Are teenagers having less sex?
Not for the first time, we've been hearing that teenagers now are having less sex than previous generations.
A cursory search of the question "are teenagers having less sex?" throws up 1.5 million results in the UK, including numerous articles categorically stating that the answer is "yes" - and it's probably all to do with social media.
The latest headlines appear to come from a report by the British Pregnancy Advisory Service (BPAS), looking at what's behind declining teenage pregnancy rates.
So what is it basing this assertion on?
The charity surveyed a representative group of 1,000 teenagers and found that they placed a high importance on studying, and spending time with family.
It also flags Ofcom figures which suggest that "the amount of time young people spend online has increased by 45.5% over the last 3 years".
And it points out that only a minority of young people under the age of 16 (about 30%) report being sexually active.
From this, the report hypothesises that, "this pattern of social interaction may be contributing to the decreasing rate of teenage pregnancies."
Its author, head of policy research Katherine O'Brien, told BBC Reality Check that the research couldn't show a decline in teenage sexual activity, since it only captures one period of time.
She pointed to the fact that a significant minority of teenagers surveyed said they "rarely or never" used contraception (14%) and suggested the fall in teenage pregnancy, despite this, could be because teenagers are having less sex than previous generations.
But she stressed that this is speculation, and she "wouldn't want to infer too much".
As the report itself points out, we don't know how many "episodes" of unprotected sex this represents, so this 14% may represent young people who have "only had sex on one or two occasions".
Easier access to emergency contraception may have also contributed to the decline in teen pregnancy rates - and we don't know whether the teens surveyed who said they "rarely or never" used contraception included the morning-after pill in their responses.
We do have some national data from the most comprehensive survey of sexual behaviour that has been done in the UK, the National Survey of Sexual Attitudes and Lifestyles (Natsal). It was conducted by researchers at University College London in 1990-91, 1999-2001 and 2010-12.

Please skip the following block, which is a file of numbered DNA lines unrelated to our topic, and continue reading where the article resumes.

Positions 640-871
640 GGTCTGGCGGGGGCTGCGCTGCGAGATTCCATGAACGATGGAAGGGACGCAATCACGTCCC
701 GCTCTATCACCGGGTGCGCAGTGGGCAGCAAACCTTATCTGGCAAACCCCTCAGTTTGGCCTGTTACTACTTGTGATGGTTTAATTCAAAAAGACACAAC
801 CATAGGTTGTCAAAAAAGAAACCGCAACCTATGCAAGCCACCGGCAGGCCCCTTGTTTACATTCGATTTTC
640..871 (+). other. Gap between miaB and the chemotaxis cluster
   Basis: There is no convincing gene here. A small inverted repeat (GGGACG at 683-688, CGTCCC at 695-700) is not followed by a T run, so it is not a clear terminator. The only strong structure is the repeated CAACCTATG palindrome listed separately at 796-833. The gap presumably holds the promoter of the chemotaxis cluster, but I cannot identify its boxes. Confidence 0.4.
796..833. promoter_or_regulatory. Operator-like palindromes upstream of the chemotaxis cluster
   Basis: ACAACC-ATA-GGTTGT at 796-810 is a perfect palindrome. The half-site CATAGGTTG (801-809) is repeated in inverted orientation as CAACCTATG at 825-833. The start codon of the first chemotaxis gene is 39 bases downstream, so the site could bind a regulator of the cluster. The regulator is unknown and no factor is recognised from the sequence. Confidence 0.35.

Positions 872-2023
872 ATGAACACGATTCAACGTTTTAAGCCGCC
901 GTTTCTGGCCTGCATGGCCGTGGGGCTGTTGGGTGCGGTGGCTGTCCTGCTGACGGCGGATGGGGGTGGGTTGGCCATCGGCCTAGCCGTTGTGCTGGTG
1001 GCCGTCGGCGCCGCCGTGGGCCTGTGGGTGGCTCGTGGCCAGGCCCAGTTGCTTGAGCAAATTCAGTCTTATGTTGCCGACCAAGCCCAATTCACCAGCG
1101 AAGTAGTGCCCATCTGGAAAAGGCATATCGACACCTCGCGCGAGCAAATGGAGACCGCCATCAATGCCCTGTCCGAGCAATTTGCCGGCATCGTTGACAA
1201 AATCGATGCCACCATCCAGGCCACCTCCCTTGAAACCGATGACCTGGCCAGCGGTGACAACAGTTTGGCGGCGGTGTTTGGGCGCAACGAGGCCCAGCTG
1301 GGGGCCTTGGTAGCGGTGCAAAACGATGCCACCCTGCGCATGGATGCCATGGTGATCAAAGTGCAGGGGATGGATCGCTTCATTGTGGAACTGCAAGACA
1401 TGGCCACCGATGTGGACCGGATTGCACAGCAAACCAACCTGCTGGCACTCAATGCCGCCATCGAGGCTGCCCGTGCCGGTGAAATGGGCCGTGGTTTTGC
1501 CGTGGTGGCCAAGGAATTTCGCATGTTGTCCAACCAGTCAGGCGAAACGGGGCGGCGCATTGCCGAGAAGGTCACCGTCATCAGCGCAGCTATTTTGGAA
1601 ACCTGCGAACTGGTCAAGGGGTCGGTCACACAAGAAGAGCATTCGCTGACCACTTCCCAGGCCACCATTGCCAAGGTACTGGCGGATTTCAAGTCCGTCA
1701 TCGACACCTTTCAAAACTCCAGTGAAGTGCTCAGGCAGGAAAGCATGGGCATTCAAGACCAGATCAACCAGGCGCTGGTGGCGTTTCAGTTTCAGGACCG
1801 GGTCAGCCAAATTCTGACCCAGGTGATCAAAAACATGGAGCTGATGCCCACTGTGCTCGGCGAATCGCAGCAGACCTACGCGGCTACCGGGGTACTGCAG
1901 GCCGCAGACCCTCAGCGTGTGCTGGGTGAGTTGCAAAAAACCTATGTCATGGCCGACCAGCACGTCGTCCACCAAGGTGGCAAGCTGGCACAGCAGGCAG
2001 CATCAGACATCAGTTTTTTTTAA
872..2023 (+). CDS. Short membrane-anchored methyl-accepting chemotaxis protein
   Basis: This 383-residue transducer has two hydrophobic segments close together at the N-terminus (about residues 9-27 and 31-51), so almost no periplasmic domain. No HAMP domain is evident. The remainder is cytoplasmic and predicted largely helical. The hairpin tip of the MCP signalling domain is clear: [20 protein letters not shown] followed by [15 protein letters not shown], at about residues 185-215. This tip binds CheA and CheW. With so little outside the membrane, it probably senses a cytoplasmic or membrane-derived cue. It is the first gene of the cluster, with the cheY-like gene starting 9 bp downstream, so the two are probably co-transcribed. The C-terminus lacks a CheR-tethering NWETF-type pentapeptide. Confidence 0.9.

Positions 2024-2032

It found that the proportion of under-16s who are sexually active (the 30% figure) hasn't really changed since the late '90s, although the average age of first sexual experience had been falling since the mid-twentieth century.
The proportion of 16-18-year-olds who say they have had sex increased between the first survey in the early '90s and the third survey in the early 2010s.
A lot of the media reports point to the fall in teen pregnancy rates as evidence of a drop in sexual activity - but all we can tell for sure from this is that unprotected sex is on the decline, or use of the morning-after pill on the up, or both.
This might be partly down to the highly successful 10-year government Teenage Pregnancy Strategy, which focused on improving access to and education around contraception.
The BPAS report does point to "improved access and more effective contraceptive methods" as a "key factor in the decline of teenage pregnancy rates."
There is some international evidence, particularly from the US, to suggest their teenagers may be having less sex, but British data on this subject simply doesn't exist.
And there's a further complicating factor - sex surveys in general are notoriously unreliable. This is partly evidenced by the fact that heterosexual men often report having had more sexual partners than heterosexual women do.
So as for whether teenagers are having less sex: we don't really know how much sex teenagers are having now. And we don't really know how much sex they used to have.
In fact, we don't really know how much sex anyone is having.